||The burden which Habakkuk the prophet did see.
||Yn errey trome hug Habakkuk y phadeyr my-ner.
||O Lord, how long shall I cry, and thou wilt not hear! even cry out unto thee of violence, and thou wilt not save
||O Hiarn, caïd nee'm geamagh, as cha jean oo clashtyn! eer geamagh dy ard hood, mychione tranlaase, as cha jean oo sauail!
||Why dost thou shew me iniquity, and cause me to behold grievance? for spoiling and violence are before me: and there are that raise up strife and contention.
||Cre'n-fa t'ou jeeaghyn dou mee-chairys as gêginaghey mee dy chur-my-ner seaghyn? son ta spooilley as tranlaase kiongoyrt rhym: as ta nyn lheid ayn ta greesaghey seose streeu as boirey.
||Therefore the law is slacked, and judgment doth never go forth: for the wicked doth compass about the righteous; therefore wrong judgment proceedeth.
||Shen-y-fa ta'n leigh er ny lhaggaghey, as cha vel briwnys goll magh lesh bree: son ta ny mee-chrauee jannoo tranlaase er y vooinjer chairal: shen-y-fa ta briwnys aggairagh goaill niart.
||Behold ye among the heathen, and regard, and wonder marvelously: for I will work a work in your days which ye will not believe, though it be told you.
||Cur-jee my-ner shiuish ta mastey ny ashoonee, as gow-jee tastey as yindys mooar: son neem's obbyr y chooilleeney ayns ny laghyn euish, nagh jean shiu credjal, ga dy bee eh er ny hickyraghey diu.
||For, lo, I raise up the Chaldeans, that bitter and hasty nation, which shall march through the breadth of the land, to possess the dwellingplaces that are not their's.
||Son cur-my-ner, nee'm greinnaghey seose ny Caldeanee, yn ashoon elgyssagh shen as gaskeydagh, nee marchal trooid lheead y cheer, dy ghoaill daue hene cummallyn, nagh vel nyn eiraght.
||They are terrible and dreadful: their judgment and their dignity shall proceed of themselves.
||T'ad agglagh as atchimagh: hig nyn mriwnys, as nyn ooashley magh voue hene,
||Their horses also are swifter than the leopards, and are more fierce than the evening wolves: and their horsemen shall spread themselves, and their horsemen shall come from far; they shall fly as the eagle that hasteth to eat.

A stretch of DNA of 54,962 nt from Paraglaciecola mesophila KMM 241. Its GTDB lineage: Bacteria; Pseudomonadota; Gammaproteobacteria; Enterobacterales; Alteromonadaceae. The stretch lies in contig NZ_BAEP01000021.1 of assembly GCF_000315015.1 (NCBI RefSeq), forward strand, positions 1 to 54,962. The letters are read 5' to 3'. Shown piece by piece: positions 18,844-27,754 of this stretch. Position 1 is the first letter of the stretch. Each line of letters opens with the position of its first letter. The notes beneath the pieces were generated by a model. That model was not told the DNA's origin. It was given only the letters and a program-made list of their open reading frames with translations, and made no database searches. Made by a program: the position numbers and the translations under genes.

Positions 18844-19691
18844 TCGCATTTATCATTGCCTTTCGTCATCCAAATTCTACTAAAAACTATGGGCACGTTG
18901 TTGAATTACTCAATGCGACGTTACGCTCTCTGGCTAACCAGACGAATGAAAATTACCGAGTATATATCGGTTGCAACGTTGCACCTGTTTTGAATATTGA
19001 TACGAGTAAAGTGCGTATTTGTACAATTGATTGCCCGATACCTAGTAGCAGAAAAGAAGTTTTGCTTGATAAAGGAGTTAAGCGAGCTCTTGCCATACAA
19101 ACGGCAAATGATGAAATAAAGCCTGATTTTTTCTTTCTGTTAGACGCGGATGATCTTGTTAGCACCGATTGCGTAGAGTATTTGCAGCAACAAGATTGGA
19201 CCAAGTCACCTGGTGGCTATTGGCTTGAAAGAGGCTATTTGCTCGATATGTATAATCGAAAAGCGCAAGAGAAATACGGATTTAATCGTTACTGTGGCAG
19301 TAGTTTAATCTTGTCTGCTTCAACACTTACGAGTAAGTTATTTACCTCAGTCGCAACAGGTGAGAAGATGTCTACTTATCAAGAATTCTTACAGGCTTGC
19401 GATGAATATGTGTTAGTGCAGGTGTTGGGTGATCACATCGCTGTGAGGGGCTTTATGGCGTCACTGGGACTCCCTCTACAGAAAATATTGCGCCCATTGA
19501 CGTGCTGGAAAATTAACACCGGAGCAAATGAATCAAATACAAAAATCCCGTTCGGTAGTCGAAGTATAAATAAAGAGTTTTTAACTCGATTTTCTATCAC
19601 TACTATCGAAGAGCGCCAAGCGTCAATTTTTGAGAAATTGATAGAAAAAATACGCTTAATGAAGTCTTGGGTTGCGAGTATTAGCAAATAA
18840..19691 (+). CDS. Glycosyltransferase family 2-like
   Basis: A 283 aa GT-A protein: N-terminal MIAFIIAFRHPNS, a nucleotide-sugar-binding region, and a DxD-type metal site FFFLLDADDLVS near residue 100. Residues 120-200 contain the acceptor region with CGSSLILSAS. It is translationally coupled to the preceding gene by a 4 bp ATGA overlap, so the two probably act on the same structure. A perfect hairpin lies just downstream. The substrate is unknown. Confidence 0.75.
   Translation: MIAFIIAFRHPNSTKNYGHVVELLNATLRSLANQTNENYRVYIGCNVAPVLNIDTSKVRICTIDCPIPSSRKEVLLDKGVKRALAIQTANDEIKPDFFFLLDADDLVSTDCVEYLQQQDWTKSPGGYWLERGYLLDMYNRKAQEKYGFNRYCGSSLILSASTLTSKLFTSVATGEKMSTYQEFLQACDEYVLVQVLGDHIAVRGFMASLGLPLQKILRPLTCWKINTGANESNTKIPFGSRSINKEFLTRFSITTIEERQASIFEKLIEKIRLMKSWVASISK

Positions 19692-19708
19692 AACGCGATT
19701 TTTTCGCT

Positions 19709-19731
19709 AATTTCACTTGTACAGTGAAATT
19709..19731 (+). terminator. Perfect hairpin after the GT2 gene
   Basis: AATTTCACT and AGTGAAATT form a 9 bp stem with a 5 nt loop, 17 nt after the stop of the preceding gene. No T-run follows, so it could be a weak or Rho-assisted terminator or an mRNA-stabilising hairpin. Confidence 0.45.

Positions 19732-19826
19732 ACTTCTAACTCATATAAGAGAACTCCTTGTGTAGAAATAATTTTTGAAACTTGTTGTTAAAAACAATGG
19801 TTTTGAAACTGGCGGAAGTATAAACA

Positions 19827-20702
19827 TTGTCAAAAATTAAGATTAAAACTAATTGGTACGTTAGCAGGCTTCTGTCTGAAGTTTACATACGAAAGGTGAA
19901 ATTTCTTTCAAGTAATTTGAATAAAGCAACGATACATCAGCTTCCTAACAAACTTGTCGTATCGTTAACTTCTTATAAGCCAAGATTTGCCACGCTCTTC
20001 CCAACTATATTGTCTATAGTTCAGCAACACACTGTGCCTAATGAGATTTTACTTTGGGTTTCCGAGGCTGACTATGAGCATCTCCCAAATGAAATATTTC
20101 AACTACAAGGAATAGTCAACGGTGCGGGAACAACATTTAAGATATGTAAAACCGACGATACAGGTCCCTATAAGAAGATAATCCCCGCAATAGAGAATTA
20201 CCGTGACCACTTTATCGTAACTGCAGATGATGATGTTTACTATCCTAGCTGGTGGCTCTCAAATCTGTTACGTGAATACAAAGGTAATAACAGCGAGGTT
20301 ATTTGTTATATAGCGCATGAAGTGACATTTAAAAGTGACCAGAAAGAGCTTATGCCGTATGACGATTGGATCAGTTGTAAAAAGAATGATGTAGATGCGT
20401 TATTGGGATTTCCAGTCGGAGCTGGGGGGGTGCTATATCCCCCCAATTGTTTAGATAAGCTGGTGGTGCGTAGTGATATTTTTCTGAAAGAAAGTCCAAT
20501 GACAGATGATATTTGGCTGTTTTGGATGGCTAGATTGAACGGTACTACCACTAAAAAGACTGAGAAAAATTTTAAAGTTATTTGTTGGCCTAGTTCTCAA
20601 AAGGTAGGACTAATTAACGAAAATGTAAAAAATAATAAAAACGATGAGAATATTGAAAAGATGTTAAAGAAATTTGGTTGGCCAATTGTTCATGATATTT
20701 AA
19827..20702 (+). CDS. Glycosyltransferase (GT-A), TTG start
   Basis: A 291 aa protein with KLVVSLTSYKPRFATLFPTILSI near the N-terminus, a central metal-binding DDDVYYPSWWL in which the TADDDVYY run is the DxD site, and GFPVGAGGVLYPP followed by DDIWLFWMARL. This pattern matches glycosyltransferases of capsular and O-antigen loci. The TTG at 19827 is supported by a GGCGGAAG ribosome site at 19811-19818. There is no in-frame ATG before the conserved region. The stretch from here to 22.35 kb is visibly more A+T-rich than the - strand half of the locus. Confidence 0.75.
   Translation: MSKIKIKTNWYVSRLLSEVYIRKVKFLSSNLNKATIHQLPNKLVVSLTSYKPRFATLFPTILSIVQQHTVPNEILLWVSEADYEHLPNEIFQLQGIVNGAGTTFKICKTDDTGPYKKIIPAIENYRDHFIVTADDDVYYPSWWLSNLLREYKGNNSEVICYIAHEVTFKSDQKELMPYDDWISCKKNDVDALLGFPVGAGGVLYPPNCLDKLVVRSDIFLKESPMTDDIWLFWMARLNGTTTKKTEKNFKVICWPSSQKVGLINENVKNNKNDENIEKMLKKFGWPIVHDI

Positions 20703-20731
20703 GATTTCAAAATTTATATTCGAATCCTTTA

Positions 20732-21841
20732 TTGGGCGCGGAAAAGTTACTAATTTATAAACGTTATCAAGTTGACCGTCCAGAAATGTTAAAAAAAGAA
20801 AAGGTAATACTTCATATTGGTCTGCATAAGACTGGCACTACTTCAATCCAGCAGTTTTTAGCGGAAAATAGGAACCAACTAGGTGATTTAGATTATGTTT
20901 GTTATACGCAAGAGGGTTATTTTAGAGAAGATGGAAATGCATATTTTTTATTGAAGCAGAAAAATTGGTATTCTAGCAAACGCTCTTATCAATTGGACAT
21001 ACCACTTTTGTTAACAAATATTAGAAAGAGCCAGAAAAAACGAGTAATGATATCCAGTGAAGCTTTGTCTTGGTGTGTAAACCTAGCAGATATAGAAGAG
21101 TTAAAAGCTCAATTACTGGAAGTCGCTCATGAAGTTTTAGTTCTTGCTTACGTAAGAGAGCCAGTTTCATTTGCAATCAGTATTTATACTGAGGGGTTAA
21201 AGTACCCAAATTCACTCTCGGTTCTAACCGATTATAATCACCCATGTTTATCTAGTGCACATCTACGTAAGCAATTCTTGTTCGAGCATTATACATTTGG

||Ta ny cabbil oc neesht ny s'bieau na ny leopardyn, as ny s'barbagh na moddee-oaldey yn astyr: as nee nyn markee lhiggey mygeayrt, as hig nyn markee veih cheer foddey nee ad getlagh myr urley ta jollyssagh er y chragh.
||They shall come all for violence: their faces shall sup up as the east wind, and they shall gather the captivity as the sand.
||Hig ad ooilley son tranlaase: nee nyn eddinyn spongey myr y gheay-niar, as nee ad chaglym cappeeys myr y gheinnagh.
||And they shall scoff at the kings, and the princes shall be a scorn unto them: they shall deride every strong hold; for they shall heap dust, and take it.
||Cha jean ad agh craid mysh reeaghyn, as bee ny deiney ooasle ayns faghid oc: cha jean ad soiaghey scansh jeh ynnyd lajer erbee, son nee ad tilgey seose carnaneyn-caggee as goaill eh.
||Then shall his mind change, and he shall pass over, and offend, imputing this his power unto his god.
||Eisht bee e chree er ny chaghlaa, as hed eh magh fo kerraghey, son lhiasaghey shoh e phooar gys e yee.
||Art thou not from everlasting, O Lord my God, mine Holy One? we shall not die. O Lord, thou hast ordained them for judgment; and, O mighty God, thou hast established them for correction.
||Nagh vel uss er-dy-rieau, O Hiarn my Yee, my er-casherick? cha vow mayd baase: O Hiarn, t'ou er vaagail magh ad son briwnys; as, O Yee niartal, t'ou er chiarail ad cour smaghtaghey.
||Thou art of purer eyes than to behold evil, and canst not look on iniquity: wherefore lookest thou upon them that deal treacherously, and holdest thy tongue when the wicked devoureth the man that is more righteous than he?
||T'ou uss jeh sooillyn s'glenney na dy chur-my-ner yn olk, as cha vod oo jeeaghyn er mee-chairys: cre'n-fa t'ou lhiggey lhieusyn ta dellal dy molteyragh, as t'ou dty host, tra ta'n mee-chrauee stroie yn dooinney ta ny s'ynrick na eh-hene?
||And makest men as the fishes of the sea, as the creeping things, that have no ruler over them?
||As t'ou jannoo deiney myr eeastyn ny marrey; myr ny beishteigyn, nagh vel fo reill dooinney erbee.
||They take up all of them with the angle, they catch them in their net, and gather them in their drag: therefore they rejoice and are glad.
||T'ad goaill seose ad ooilley lesh dooan: t'ad tayrtyn ad ayns nyn ribbey, as chaglym ad ayns nyn lieen; shen-y-fa t'ad boggyssagh as gennal.
||Therefore they sacrifice unto their net, and burn incense unto their drag; because by them their portion is fat, and their meat plenteous.
||Shen-y-fa t'ad dy ouralley gys nyn lieen, as lostey incense gys nyn ribbey: son lioroo ta nyn gronney ayns soaillid, as nyn meaghey ayns sonnys.
||Shall they therefore empty their net, and not spare continually to slay the nations?
||Jean ad er-y-fa shen folmaghey nyn lieen, as gyn lhaggaghey dy stroie ny ashoonyn?